Brennivín is Iceland’s unsweetened Schnapps that will knock you off your feet. It’s bottled at about 37.5% or 40% alcohol so once you take a shot, it will warm you up straight away. It tastes a little like vodka so if you’re a fan of that, you will definitely love Brennivín. You will find it in many stores around Iceland, as well as in the giant tax-free shop you will pass through upon entering the country at Keflavík Airport. Did you know the name is derived from the word brandy, which comes from the Dutch word brandewijn? I didn’t until I scanned the Wikipedia page. Being Dutch myself, I was surprised I never realized this earlier because the names sound a little a like. Please keep in mind that this way of staying warm should only be used when you don’t plan on driving as it’s illegal to drink and drive in Iceland.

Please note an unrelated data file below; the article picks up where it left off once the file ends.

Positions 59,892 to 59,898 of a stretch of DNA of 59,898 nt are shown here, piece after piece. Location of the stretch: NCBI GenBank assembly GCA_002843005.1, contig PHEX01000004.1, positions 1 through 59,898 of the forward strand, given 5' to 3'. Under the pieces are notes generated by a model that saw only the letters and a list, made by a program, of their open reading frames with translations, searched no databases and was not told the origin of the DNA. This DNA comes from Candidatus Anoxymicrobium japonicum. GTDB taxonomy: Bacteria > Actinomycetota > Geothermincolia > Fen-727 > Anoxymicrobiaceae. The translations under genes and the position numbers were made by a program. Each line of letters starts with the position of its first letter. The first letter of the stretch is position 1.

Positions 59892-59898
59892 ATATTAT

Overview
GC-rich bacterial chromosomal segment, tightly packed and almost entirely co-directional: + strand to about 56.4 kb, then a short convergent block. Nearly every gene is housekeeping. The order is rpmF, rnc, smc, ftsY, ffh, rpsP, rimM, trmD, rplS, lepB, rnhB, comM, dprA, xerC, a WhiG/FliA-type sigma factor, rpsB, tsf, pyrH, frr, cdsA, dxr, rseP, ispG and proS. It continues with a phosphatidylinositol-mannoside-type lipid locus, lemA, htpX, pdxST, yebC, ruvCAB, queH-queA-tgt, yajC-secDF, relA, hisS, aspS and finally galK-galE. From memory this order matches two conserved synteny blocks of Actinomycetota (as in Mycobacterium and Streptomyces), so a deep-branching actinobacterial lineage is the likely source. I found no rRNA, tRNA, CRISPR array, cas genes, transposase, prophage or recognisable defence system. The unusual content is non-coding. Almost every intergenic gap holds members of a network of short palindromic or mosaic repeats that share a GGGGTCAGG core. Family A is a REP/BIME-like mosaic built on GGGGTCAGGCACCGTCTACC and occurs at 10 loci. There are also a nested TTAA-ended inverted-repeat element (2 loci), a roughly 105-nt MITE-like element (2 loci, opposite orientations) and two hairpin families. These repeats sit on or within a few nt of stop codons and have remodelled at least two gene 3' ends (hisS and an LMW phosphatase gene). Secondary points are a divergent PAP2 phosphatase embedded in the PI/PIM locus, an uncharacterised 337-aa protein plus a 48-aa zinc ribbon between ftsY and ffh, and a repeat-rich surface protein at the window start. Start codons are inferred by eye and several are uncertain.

Some other useful tips are to always bring a hat, gloves and a scarf. Wear sturdy hiking boots or snow boots, your All Stars will not protect you from the cold. Bring a thermos so you can drink hot tea along the way, go for a coffee and cake when you find a spot and of course never forget to take a few pair of Handwarmers, my number one favorite item to keep warm when it’s cold!
I’m sure that with these tips you will find it much easier to stay warm in Iceland this winter. And summer. Because it’s almost always cold in Iceland. It’s called Iceland for a reason after all …